TJ3 has done a fine job integrating the static and dynamic models. In addition to the same high quality graphics features seen in class diagrams, TJ3 interaction diagrams implement one of the most useful features of an OO modeling tool: pick lists for classes and operations. Here's how it works:
In the Choose Operation screenshot you can see that the link between aDetail and aProductDesc is selected and the pop-up menu allows you to select the calcPriceForQty() method for the link. This is the method employed by aDetail when calculating the total for a CashSale.
When assigning a class to an object, or a method to a message, you may also select the More… option from the pop-up menus. In both cases a dialog is opened with an Explorer type interface. This interface allows you to select from elements of the models under development by navigating the nodes in the tree.
Which Comes First?
But what if a desired operation has not yet been defined for a particular class? Let's stop for a moment and consider: where should an operation be defined first, the class diagram or the sequence diagram? Moreover, what if you discover a new class when building the sequence diagram? The answers to these questions require a more in-depth discussion of the UML process (see our review of Larman's Applying UML), but suffice it to say that we want our UML tool to be flexible and versatile, and not to lock us down to a single process.
TJ3 provides this flexibility. Instead of selecting Choose Operation, you may select the New Operation menu choice when assigning an operation to a link. When selecting a class for an object in the Choose Object's Class dialog, you may create a new class by right clicking on the name of a model. See a screenshot.
An additional feature which should be considered essential is the ability to reflect inheritance in pick lists for operations. If your object is part of an inheritance class hierarchy, the operations supported in super-classes should be available when selecting operations for messages sent to an object of the sub-class. This works properly in TJ3. However, you must use the Explorer-like dialogue box to view the inherited operations; they don't show up in the pop-op menu list.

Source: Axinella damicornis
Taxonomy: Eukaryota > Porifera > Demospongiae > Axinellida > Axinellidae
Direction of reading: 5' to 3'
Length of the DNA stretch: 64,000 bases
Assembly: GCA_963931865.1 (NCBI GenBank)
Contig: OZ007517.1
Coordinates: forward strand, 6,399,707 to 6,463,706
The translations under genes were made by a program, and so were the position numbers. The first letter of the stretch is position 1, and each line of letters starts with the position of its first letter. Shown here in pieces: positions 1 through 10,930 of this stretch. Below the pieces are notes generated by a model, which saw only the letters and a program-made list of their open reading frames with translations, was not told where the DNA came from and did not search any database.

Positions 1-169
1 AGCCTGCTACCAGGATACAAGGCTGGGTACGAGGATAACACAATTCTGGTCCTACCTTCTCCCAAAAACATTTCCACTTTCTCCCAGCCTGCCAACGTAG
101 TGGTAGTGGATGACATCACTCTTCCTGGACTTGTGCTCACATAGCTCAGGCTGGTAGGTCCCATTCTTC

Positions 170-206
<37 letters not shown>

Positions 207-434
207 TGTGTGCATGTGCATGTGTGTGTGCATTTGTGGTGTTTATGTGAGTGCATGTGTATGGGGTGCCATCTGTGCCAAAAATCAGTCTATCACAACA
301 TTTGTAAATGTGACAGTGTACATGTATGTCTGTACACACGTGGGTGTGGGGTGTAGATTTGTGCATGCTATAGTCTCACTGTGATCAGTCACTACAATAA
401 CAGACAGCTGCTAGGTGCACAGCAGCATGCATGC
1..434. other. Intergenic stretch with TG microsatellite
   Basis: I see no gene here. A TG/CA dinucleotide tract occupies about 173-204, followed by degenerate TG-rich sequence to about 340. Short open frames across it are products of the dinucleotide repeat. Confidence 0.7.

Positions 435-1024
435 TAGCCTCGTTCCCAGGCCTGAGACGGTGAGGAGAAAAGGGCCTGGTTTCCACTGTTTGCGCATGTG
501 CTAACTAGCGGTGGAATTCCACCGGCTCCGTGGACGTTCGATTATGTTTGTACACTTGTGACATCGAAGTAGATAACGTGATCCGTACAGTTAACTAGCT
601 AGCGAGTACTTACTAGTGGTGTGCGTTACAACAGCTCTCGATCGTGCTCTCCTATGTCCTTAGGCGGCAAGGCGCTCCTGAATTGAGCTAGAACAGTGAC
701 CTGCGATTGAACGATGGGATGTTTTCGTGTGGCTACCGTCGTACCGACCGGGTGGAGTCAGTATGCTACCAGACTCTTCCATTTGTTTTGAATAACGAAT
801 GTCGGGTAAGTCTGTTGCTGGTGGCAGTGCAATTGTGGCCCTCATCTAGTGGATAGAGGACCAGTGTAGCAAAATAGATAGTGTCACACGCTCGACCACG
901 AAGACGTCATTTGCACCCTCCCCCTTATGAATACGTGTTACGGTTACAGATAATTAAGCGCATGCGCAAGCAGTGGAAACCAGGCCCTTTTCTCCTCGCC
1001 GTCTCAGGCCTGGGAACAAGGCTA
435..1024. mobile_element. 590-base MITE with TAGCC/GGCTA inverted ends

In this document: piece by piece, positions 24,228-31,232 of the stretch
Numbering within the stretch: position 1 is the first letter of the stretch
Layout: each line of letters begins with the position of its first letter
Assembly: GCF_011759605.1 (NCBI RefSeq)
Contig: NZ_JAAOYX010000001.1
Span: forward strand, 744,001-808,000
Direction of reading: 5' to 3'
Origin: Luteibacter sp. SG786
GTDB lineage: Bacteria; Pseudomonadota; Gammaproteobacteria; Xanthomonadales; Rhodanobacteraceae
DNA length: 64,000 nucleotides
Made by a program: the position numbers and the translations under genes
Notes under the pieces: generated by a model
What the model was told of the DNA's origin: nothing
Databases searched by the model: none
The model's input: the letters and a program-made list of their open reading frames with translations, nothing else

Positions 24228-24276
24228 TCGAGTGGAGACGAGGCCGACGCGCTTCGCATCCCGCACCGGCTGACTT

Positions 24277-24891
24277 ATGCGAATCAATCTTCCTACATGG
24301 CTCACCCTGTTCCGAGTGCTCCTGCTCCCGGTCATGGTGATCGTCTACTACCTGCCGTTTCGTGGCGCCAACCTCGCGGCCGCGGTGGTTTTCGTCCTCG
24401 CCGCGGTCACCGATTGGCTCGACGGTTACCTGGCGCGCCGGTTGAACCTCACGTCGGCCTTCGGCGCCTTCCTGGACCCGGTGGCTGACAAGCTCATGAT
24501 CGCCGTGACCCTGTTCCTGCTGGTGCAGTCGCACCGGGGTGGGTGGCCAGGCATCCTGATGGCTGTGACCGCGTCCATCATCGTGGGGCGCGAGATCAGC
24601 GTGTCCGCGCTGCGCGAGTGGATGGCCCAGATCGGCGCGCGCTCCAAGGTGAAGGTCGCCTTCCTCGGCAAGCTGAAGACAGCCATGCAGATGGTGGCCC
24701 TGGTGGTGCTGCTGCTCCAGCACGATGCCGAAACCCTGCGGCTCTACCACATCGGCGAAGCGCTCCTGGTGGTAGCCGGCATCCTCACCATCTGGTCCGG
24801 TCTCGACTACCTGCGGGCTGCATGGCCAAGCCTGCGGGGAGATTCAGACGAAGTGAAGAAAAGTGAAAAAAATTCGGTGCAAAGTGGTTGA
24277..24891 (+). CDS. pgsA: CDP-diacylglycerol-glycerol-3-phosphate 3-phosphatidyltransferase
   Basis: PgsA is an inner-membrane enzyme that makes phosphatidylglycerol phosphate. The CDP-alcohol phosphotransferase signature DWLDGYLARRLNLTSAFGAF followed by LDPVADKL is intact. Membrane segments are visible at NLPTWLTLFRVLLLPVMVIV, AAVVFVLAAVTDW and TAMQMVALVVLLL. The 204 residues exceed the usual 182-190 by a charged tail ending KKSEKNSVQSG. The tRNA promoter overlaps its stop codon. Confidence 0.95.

While it seems like pick lists for operations and classes should just work like this in all UML tools - you might be surprised! However, it really works nicely in TJ3. This feature can save you hours of time finding the right name for a message or type of an object. If a modeling tool doesn't provide this feature you are forced to juggle between class and interaction diagrams, hunting down the correct method name for a message or class for an object.
While we are on the topic of sequence diagrams, another very nice (read essential) feature implemented by TJ3 is automatic message numbering for these diagrams. As you add messages to your sequence diagrams, the sequence number will be automatically assigned the appropriate value. This applies when adding a new message in the middle of an existing sequence diagram as well - TJ3 properly shifts the sequence numbers for subsequent messages.
Collaboration diagrams, however, can't automatically adjust the sequence numbers because the diagram itself doesn't have an implied order. Nevertheless, you can manually assign the sequence number for a new message in the property pane, after which TJ3 will then take over and renumber the downstream messages.
Earlier versions of Together/J had various quirks when printing diagrams. One of the more annoying of these problems was the inability to match the tool's scaling factors with the actual size of a page. Frequently, page real-estate was wasted due to this problem. However, this particular problem appears to be fixed in TJ3 and the whole printing function now works more seamlessly.